• To store some basic information between different calls to the REST API, I use a Class object. That is easier to handle, and will open perspectives in future episodes of this series.

  • I use the Verbose option a lot while writing code. So you’ll see my standard “verbosity lines” at the start of each function.

Write-Verbose -Message “t$($PSCmdlet.ParameterSetName)" Write-Verbose -Message "tCalled from $($stack = Get-PSCallStack; $stack[1].Command) at $($stack[1].Location)”

Why?

One might wonder why I would be looking at wrapping these REST API in PowerShell code! More so, since these API can be consumed via native PowerCLI cmdlets (see my earlier note). I did in fact the same before starting this series, and I came up with these (random order) arguments.

  • Because we can! The fact that these REST API are open and public, make them an attractive alternative for all other available tools.
  • Open. The wrapper code and the REST API are Open, this in contrast to some of the binary products like PowerCLI. The wrapper code can be version controlled, and we can pull diffs between different versions
  • Appliance. We can avoid one extra dependency when installing an appliance.
  • Desired State Configuration (DSC). Same as the Appliance consideration, one less layer to take into account.
  • PowerShell. Although PostMan, Python, JavaScript… are most probably great tools, it pays to limit the number of tools one is using.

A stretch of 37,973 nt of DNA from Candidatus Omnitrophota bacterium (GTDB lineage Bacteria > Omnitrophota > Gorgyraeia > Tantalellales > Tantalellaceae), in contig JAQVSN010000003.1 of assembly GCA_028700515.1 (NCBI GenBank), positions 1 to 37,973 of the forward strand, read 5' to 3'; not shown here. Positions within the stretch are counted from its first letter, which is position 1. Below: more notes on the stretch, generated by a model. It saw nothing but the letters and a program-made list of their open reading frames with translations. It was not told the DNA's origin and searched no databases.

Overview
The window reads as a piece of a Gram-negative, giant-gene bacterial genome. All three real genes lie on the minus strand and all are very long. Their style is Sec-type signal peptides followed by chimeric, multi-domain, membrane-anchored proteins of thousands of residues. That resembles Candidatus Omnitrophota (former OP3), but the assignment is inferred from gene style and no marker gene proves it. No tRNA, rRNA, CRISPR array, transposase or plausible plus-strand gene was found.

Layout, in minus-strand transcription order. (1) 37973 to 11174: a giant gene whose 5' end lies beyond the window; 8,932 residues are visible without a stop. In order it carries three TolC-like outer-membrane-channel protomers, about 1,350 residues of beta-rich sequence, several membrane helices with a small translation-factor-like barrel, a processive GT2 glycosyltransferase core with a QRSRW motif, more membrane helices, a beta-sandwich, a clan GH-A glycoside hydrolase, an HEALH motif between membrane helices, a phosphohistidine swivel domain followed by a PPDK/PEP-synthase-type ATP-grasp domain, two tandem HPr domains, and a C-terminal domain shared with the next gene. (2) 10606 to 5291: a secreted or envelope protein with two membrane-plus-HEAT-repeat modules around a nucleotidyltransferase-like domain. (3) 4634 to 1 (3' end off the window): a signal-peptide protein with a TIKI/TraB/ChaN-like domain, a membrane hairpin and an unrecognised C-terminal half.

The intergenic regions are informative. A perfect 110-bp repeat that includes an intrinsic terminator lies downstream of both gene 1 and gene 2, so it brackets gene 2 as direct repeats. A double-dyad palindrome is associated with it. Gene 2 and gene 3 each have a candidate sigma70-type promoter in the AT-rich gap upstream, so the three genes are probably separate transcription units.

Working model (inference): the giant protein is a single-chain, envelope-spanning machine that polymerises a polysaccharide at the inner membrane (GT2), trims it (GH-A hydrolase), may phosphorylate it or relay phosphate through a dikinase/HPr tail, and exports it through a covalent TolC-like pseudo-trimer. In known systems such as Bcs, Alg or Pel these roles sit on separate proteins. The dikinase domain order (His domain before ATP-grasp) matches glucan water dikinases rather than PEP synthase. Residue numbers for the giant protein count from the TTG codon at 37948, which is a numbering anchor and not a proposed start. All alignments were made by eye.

• Uniformity. When PowerShell is the preferred tool of automation, it is an advantage to be able consume the REST API with the same tool. Note that if you have PowerCLI installed, you can use the CIS cmdlets (see my remark earlier)
  • Eco-system. To me it is more and more obvious that REST API are a preferred way to “talk” with many, if eventually not all, of VMware’s products.
  • Simplicity. The HTTP driven REST communication is simple to manage and control.

Sample Usage

In this first part there are only two functions available, a function to connect, and another to get the list of ESXi nodes in the environment. These two functions allowed me to tackle a number of the basic issues, so future functions should come faster 🙂

These two functions do, currently, not allow for a lot of variation. Open a session, get the list. That’s it.

In Fiddler2 the connection call is seen as follows. Note the User-Agent is PowerShell 5.1.

Notice how the encoded Authorization header is passed to the REST API.

The REST API returns the session ID. Instead of using a restricted header, this will be passed along through the WebSession parameter on the Invoke-WebRequest cmdlet..

In the subsequent calls to other REST API, the session id will passed.

And of course the result of our REST API call.

As we can notice, the result is returned as a JSON object. In one of the next posts in this series, we will discuss how to convert this to a PowerShell object.

Enjoy!

One Comment